By James Nadeau
I had the opportunity to sit down with Nicole Cherubini and Taylor Davis as they installed their show Davis/Cherubini, In Contentionat the List Visual Arts Center at MIT. The work is truly a collaboration between the two, which makes the title of the show somewhat unsuitable. I didn’t get the sense that there was any disharmony between the two artists, and was amazed at the ease with which they worked together. The freedom and security that their working partnership gave them was really great to see at play - JN.
James Nadeau: One of the first things I wanted to talk to you both about is exploring the notion of collaboration. Because I think that, coming from an art school background where one is taught to work by oneself, makes the very concept unusual. I am curious about the process. Was it an organic process where you both liked each other’s work? Did it stem from a conversation? I am curious about the origins of the relationship.
Taylor Davis: Do you mind if we sit? If I am standing I won’t be able to resist the urge to move things around.
Nicole Cherubini: Well, do you know the story of how it happened? I knew Taylor’s work as we both showed at Samson Projects. And I had known her work but I had never met her and vice versa. And so we were out to dinner one night and we just sort of realized that we were in very similar places but with very different outcomes. And so it just kind of came up that we should try collaborating. As an artist I’ve had this conversation with multiple people, it just sort of came up, but it’s the only one that has come to fruition. I think that’s, I don’t know, I think that’s just because it is coming from this place of honest want. Kind of this like, you know you brought up earlier, the idea of ego. I think that is one thing that has been pretty amazing in our collaborating. We haven’t really, like we never try to cross each other out. Which I think is what happens a lot of times with collaborations.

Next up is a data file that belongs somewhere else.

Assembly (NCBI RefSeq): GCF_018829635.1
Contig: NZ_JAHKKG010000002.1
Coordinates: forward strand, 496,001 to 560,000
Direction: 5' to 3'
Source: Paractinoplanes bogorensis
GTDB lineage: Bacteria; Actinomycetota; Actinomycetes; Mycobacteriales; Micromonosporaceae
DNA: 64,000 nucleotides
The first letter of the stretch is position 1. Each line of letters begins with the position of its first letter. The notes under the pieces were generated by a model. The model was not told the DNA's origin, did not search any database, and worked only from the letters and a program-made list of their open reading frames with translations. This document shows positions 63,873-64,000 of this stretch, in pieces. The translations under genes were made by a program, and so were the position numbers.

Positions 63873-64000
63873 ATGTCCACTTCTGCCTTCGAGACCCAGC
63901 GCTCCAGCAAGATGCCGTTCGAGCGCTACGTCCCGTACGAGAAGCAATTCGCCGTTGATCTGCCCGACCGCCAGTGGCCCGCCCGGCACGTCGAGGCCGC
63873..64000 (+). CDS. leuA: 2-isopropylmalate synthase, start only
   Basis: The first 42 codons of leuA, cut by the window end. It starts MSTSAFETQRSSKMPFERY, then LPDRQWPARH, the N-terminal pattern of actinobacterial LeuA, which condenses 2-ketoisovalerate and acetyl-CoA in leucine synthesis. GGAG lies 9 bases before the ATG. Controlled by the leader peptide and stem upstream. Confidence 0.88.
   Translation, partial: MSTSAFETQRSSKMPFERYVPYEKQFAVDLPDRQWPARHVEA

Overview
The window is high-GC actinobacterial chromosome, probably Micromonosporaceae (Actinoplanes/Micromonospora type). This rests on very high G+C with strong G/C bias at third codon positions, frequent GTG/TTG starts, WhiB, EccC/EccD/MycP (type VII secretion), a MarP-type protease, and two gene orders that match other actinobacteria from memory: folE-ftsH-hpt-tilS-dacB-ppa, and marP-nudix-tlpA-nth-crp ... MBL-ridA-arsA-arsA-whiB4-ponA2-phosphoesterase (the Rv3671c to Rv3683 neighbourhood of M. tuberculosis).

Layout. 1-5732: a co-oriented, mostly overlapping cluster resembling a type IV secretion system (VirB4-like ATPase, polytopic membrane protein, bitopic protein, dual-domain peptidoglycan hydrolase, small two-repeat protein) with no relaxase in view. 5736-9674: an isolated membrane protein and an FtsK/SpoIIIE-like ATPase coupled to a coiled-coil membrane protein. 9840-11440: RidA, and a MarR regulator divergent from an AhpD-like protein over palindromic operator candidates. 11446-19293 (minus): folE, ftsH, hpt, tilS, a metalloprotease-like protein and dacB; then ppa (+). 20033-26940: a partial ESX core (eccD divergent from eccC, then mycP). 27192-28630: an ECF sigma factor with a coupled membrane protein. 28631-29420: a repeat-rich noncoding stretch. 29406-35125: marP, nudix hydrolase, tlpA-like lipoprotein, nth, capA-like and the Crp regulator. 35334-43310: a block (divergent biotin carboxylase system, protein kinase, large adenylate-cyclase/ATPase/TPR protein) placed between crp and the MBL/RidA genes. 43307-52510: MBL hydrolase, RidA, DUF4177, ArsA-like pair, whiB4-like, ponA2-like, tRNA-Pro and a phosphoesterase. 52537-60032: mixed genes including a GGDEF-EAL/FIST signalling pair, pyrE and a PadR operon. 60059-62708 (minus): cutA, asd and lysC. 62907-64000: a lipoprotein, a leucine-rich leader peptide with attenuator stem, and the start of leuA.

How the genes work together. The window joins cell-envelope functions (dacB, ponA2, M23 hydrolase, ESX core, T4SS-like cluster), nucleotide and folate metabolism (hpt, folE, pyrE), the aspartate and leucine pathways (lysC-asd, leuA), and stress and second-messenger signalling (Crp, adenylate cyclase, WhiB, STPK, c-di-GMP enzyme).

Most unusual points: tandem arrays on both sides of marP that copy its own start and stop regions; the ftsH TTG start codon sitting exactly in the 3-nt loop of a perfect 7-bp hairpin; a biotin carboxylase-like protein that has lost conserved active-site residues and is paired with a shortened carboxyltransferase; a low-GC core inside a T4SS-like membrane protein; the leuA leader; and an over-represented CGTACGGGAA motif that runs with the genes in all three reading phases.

TD: It was interesting when we first started making things. I remember somebody in New York was saying to you, you were in your studio, and said, “Why don’t you just crush that thing you know. Crush that part that you have. And then you can basically turn it from its object-ness into a material and then incorporate that into your form.” And we felt really early on that, well, that would be so easy. You know, build a little Robert Morris box around it. You know, a sign of it’s own crushing.
NC: Then it would like a freshman Foundation project! (Laughs)
TD: And then think “yeah! That’s easy!” (Laughs) But, what’s interesting is we knew that that would be easy. But there was also this sense of wanting to do the harder thing, which would be to really understand, in a different way, than the person who made it originally understood it and then separated from it for a good reason. You would say, “Well, what is this?” So the collaboration in a lot of ways is just this question that we both continue to ask when we are working on these things. How can I make this something? How can I take Nicole’s work and make it just my own?
NC: And also I think that asking that question, I mean, we are a different collaborative in that we work separately. But by asking that question it’s never…the objects are never treated like found objects. Which I think would be the downfall of it. It would be…
JN: So it’s more about process? It is a step towards something else?
NC: Yeah, it’s like, you know we’re looking around and realizing how we’ve just made some really weird sculptures. We can’t…(laughs)
TD: Are you calling it sculpture?
NC: (laughs) and both of us, with the way we work, we also can’t just take the objects and make something interesting. That is also treating it like a found object. You know? Or how do you make this sculpture? That’s not the question? It is how do you deal with this object? What can you learn from it?
TD: That was a thing that we learned early on too. I remember when I was trying to make Downstairs before it was Downstairs and moving this piece that Nicole had given me around and setting it up on a plane of birch ply setting it this way and thinking “That looks good. That looks good and so what?” It had nothing to do with the thing itself. I mean in order to make my own sculpture. It is like really trying to get my mind around um…how to recognize it, how to recognize the part. And the thing that is interesting about our working together is that it’s not like I’m trying to recognize it by reading Nicole’s mind. It’s that I’m trying to recognize something about it that Nicole might not have. And the thing about it for me was, when we were first starting to work together, I wanted her to understand something about my work that I didn’t understand. Like, I don’t get it. I want some relief from this. How do you see this? How do you see this form? So that is really key. It is this sense of this sort of pass off.